37-year-old Dorien has a flourishing veterinary practice, two sweet kids and a successful husband. Everything seems fine: on the outside. But there is something wrong. ‘Black hole of unknown size’ a newspaper headline says. This could apply to her life. When exactly it happened she doesn’t know, but somewhere along the way things went awry.
Bad news is followed by worse in The Best of Dorien B., a measured, human and dryly comedic drama: or is it a dramatic comedy about the opportunities created by misfortune? Her parents’ marital problems, a lingering affair and an unpleasant hospital visit shed different lights on Dorien’s life.
Killer Kate! by Elliot Feld (USA, 2018) – 17th April at 3pm
Kate and her sister, Angie, haven’t spoken since Angie went to college and left Kate to care for their ailing father. In a show of reconciliation (seven years after moving out), Angie invites Kate to her bachelorette party – a weekend away at a remote mountainside house, booked on a new home-share app. The women are unaware that by booking this house, they’re walking into a trap set in motion by a disturbed family of amateur killers who are out for blood to right a cosmic wrong. They soon become unwitting participants in a savage and often ridiculous life-or-death struggle that pits family against family, and past against present.
Zero Impunity by Nicolas Blies e Stéphane Hueber-Blies (Luxembourg, France, 2018) – 18th April at 7pm
An ambitious transmedia project that serves as centerpiece of a global campaign to put an end to the impunity for sexual violence in current armed conflicts. A combination of investigative journalism and activism, which goes through war zones, courtrooms and prison cells, shedding light on the obscure mechanisms used for silencing sex crimes and the survivors of sexual abuse. A documentary that cries out for justice, urging us to take action.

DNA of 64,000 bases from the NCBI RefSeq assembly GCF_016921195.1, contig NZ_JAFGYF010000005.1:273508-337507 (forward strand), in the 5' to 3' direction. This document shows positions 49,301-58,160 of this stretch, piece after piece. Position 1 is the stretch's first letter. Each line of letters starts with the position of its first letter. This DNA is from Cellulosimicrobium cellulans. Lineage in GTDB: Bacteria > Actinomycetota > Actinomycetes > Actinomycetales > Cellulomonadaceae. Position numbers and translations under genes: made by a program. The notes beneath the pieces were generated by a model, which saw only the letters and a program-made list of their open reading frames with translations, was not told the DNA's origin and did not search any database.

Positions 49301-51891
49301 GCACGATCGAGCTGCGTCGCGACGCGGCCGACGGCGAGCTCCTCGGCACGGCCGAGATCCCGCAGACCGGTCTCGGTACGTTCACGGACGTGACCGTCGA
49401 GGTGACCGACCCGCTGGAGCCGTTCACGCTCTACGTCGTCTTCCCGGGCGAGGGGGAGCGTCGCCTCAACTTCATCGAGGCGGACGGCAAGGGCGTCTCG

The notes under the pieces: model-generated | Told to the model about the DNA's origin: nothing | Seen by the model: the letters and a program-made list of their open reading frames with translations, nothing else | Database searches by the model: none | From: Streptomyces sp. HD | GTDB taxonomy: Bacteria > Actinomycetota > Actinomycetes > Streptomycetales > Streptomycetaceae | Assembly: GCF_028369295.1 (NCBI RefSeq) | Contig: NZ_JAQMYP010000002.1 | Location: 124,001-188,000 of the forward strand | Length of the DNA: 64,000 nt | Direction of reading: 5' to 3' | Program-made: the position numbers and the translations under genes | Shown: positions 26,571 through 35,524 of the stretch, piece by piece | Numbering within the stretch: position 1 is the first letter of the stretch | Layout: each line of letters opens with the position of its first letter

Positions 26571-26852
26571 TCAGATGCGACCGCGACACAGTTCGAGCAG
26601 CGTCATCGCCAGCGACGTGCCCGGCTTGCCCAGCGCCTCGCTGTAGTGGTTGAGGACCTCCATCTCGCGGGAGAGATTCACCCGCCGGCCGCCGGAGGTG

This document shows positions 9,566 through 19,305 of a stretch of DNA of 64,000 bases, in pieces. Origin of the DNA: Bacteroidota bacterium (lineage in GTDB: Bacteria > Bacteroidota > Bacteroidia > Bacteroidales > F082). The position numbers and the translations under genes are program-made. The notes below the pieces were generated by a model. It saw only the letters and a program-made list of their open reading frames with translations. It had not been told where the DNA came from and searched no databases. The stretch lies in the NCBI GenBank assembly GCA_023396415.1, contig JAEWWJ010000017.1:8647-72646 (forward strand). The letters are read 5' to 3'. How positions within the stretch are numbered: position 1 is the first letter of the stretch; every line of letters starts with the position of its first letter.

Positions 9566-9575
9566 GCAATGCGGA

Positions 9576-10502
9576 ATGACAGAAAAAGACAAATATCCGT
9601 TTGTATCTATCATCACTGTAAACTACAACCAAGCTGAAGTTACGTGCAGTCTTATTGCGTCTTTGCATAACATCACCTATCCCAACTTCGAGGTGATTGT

Eternal Winter (Örök tél) by Attila Szász (Hungary, 2018) – 18th April at 3pm
Christmas 1944. Soviet soldiers invade Hungary and drag every young ethnic German woman away from a small village and transport them to a Soviet labour camp where they are forced to work in the coal mines under inhuman conditions. This is where Irén meets fellow prisoner Rajmund who decides to teach her how to survive. While she is determined to return home to her little daughter and family, history and fate have a different plan: Irén and Rajmund fall in love. Based on a true story.
Eternal Winter is the very first feature film about the 700,000 Hungarian victims of the Soviet labour camps whose stories remained untold for over 70 years.
Bait by Mark Jenkin (UK, 2019) – 20th April at 3pm
Martin Ward is a cove fisherman, without a boat. His brother Steven has re-purposed their father’s vessel as a tourist tripper, driving a wedge between the brothers. With their childhood home now a get-away for London money, Martin is displaced to the estate above the picturesque harbour.
As his struggle to restore the family to their traditional place creates increasing friction with tourist and locals alike, a tragedy at the heart of the family changes his world.
O Beautiful Night by Xaver Böhm (Germany, 2019) – 19th April at 4:30pm